Friction causes wear – particulate contamination in high vacuum systems is a decisive factor when it comes to key high-tech areas because the damage potential is considerable. Such areas include the manufacture of chips and displays, photovoltaic products, optics, elementary particle research and aerospace. In order to ensure efficiency (low reject rates) and operational reliability, being able to control the sources of particles is essential. Despite this, up till now very little research has been conducted on the complex interrelationships between tribological conditions, tribological stress, wear, particle generation, particle release and particle spread in a high vacuum environment, which in this order can cause severe damage.
Due to major differences between a high vacuum and atmospheric conditions, current knowledge and optimization approaches cannot be transferred to a high vacuum environment. These include:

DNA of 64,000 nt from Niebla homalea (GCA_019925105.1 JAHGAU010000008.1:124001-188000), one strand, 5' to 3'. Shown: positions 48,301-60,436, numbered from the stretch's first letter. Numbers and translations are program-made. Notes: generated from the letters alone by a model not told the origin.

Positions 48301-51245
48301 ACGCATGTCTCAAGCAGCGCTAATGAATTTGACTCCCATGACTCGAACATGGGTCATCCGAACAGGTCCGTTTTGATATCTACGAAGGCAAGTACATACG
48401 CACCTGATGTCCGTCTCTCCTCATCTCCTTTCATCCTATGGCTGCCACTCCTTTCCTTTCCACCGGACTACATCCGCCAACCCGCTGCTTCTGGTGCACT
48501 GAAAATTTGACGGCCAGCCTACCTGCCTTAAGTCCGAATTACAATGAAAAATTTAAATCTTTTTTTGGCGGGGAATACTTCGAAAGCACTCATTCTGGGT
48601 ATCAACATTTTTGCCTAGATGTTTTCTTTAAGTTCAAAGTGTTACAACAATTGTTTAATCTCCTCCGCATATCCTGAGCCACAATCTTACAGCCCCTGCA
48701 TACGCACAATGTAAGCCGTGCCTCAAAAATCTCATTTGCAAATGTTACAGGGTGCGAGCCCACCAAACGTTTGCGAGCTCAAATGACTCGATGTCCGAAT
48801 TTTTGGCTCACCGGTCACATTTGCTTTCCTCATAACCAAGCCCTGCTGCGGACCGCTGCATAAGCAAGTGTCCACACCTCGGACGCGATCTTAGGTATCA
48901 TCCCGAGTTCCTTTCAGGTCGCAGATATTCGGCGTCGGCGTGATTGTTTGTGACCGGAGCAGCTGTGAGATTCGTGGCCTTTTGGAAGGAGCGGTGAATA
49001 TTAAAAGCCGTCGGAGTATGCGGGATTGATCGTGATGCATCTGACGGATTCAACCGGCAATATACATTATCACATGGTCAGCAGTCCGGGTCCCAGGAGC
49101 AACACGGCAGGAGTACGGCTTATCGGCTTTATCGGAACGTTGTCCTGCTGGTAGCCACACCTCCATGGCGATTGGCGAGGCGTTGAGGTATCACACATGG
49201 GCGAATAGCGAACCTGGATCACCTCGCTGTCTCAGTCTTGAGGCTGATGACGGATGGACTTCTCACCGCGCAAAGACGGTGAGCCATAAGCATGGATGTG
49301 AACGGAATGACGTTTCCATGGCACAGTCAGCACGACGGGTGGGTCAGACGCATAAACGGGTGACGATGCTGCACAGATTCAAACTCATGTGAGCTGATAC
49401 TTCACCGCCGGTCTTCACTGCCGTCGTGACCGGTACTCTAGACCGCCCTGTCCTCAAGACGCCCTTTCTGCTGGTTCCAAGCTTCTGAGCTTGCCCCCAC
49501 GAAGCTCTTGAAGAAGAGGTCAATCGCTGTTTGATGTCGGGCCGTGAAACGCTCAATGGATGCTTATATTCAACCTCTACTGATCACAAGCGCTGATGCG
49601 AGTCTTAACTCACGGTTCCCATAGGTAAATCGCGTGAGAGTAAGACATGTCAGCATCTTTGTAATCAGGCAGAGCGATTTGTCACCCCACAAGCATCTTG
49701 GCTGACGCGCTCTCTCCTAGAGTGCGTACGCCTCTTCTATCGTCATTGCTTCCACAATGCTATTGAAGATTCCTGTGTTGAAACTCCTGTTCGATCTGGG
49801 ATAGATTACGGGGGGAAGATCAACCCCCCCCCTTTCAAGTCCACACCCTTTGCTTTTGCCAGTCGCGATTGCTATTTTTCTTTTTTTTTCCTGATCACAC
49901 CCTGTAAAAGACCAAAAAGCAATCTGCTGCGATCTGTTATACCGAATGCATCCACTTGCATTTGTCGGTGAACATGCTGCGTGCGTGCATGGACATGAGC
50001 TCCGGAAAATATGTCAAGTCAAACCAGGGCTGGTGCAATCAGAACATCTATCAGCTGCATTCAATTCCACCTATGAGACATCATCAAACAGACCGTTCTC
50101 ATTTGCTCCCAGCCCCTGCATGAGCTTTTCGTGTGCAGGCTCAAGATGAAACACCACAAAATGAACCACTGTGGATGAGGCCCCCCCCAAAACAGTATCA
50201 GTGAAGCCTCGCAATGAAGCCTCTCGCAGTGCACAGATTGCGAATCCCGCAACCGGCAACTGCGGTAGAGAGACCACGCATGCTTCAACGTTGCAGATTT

To close this research gap, a new method has been developed at Fraunhofer IPA. The process comprises a new high-vacuum tribometer with localized detection and measurement of released particles, as well as a methodology for evaluating wear and the emission and spread of particles. The high vacuum tribometer allows defined stress to be applied to different model and real tribosystems during sliding and impact movements, combinations thereof, and also rolling movements. In addition, the temperature of the counterbody, the vacuum pressure and electrostatic fields can be adjusted. A directional filter can be used to determine the distribution of particle emission velocity. The methodology encompasses the effective planning and execution of experiments, including statistical design of experiments (DOE) to determine the complex relationships between the parameters set on the vacuum tribometer and newly introduced cleanliness-related target variables (evaluation variables). Target variables for particle emission are the total number, size, size distribution, total volume and emission rate of particles. Key target variables for particle spread include the velocity and direction of emission, as well as the size-dependent and spatial distribution of particles in relation to distance from the tribosystem.